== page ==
Tuesday, January 1, 2013

Tradition can also stimulate the imagination...

Happy New Year to all my friends of Blogger, Facebook, Snooth, Pinterest and Twitter... All of the FRIENDS with whom we have shared some great moments... 
With all my heart THANK YOU!

Source of photo: fotolia


It 's strange that the majority of Italians in North America originally come from Southern Italy, but the wines from there are sitting in relative obscurity.

Adding insult to injury, the food that most North Americans eat relies on the Italian cuisine from this part of the country.

The pizza as we know it originated in Naples, like the tomato sauce coming from warmer climates, where they grow tomatoes.  Due to the heat, they also use dried pasta that keeps better than pasta made ​​with eggs, which is found mostly in Northern Italy.

While the foods of Southern Italy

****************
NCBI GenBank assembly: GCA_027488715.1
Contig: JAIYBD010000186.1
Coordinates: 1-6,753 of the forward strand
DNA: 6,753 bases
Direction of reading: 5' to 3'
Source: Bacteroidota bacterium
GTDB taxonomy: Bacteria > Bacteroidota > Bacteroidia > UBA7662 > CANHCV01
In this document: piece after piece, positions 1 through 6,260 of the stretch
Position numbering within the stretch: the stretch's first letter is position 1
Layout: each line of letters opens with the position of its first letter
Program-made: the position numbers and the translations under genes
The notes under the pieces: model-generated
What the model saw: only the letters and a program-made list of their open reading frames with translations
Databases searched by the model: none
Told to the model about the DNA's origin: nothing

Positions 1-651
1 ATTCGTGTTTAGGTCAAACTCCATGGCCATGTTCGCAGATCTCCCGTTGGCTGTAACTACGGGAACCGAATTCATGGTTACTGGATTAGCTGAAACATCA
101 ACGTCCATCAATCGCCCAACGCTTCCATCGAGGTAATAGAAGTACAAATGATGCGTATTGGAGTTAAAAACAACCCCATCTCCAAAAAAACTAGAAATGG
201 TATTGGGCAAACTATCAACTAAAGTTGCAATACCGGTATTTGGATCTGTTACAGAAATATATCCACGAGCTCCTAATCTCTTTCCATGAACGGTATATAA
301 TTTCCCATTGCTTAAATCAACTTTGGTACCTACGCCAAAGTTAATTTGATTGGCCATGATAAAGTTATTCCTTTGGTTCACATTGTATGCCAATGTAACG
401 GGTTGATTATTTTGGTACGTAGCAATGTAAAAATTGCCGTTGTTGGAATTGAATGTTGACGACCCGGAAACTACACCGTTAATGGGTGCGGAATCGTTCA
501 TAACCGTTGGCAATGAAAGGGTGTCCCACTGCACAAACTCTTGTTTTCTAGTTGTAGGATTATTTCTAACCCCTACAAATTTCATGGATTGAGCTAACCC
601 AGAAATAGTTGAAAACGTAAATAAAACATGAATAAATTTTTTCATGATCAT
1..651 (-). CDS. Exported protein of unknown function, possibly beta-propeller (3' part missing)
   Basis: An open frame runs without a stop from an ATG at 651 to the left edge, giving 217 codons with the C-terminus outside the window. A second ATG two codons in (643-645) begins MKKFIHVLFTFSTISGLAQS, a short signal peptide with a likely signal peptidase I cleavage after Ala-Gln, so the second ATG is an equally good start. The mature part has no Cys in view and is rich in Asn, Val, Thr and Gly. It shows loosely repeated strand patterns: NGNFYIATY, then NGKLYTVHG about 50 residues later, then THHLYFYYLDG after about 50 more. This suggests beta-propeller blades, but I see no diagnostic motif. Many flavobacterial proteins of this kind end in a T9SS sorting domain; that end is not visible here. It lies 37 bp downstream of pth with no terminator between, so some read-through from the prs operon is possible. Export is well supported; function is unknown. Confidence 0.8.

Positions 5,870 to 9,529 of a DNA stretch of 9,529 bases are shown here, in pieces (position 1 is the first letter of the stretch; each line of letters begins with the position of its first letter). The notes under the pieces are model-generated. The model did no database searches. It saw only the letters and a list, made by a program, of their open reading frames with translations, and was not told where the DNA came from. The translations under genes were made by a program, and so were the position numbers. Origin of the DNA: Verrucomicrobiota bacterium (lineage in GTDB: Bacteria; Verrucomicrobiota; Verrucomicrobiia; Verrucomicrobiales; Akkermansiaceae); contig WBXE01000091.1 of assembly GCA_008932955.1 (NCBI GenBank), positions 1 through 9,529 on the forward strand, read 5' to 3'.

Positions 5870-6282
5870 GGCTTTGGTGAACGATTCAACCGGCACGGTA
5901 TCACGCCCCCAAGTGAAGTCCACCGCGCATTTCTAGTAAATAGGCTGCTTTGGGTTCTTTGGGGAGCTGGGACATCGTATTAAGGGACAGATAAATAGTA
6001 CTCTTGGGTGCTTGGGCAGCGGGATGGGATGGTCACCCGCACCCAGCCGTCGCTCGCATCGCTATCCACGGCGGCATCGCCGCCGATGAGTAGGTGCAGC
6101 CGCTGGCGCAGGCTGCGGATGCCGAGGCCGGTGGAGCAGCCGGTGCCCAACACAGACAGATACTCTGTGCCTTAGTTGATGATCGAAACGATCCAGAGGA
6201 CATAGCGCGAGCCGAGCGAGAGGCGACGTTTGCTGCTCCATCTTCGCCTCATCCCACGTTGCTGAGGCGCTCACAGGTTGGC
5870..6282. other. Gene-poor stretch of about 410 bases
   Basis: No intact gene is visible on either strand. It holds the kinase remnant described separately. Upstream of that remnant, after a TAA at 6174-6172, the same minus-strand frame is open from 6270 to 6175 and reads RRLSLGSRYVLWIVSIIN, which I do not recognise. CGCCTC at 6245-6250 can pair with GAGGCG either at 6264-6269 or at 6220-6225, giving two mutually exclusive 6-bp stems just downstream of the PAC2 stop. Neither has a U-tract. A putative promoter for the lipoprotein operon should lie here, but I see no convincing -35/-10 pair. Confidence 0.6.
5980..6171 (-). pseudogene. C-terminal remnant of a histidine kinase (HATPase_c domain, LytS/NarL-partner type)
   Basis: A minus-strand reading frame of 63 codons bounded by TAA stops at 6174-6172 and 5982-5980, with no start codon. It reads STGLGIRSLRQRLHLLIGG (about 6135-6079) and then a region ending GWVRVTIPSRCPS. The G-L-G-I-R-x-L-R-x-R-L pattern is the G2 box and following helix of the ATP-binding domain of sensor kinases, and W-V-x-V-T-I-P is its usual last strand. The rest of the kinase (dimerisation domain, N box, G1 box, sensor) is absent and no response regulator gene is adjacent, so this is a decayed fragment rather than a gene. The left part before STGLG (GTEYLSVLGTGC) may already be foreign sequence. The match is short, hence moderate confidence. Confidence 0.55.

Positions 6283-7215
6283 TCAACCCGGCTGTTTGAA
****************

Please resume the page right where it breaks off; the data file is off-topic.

populate the menus of Italian restaurants in North America, southern wines do not enjoy the same popularity...


Tradition can also stimulate the imagination... (of my wife)!

Today on New Year's Day she prepared a "Butterball" turkey for dinner. It was cooked with stuffing, in order to make the meat more unctuous over low heat and was sprinkled with its juices frequently enough for it not to dry out.

It was served with 

homemade 
mashed potatoes and carrots

the 
remaining 
cooking juices 
and stuffing

This turkey was very juicy and delicious! 
It was not dry at all. 
It is a tradition of the holiday season, our family loves it!




I decided on the wine, from Southern Italy. 


Roccamora 2006 Negroamaro Nardò 

D.O.C. - Red from Puglia (Apulia)
Grapes: Negroamaro 100% 
Alcohol content: 13,5% vol.
Winemaker's notes:








Bouquet: a flowery scent blends with crunchy ripe red fruits in a curious dynamism. Irish and violet go well together with currant, blueberries and sour cherries.




Flavour: on the palate, its sheer and light enjoyment, helps to spread fruitfulness in a good tasting persistency. It’s an easy –drinking wine .on the palate, a snappy character stresses its lively tone.

"The Wine Advocate", 90 points of 100.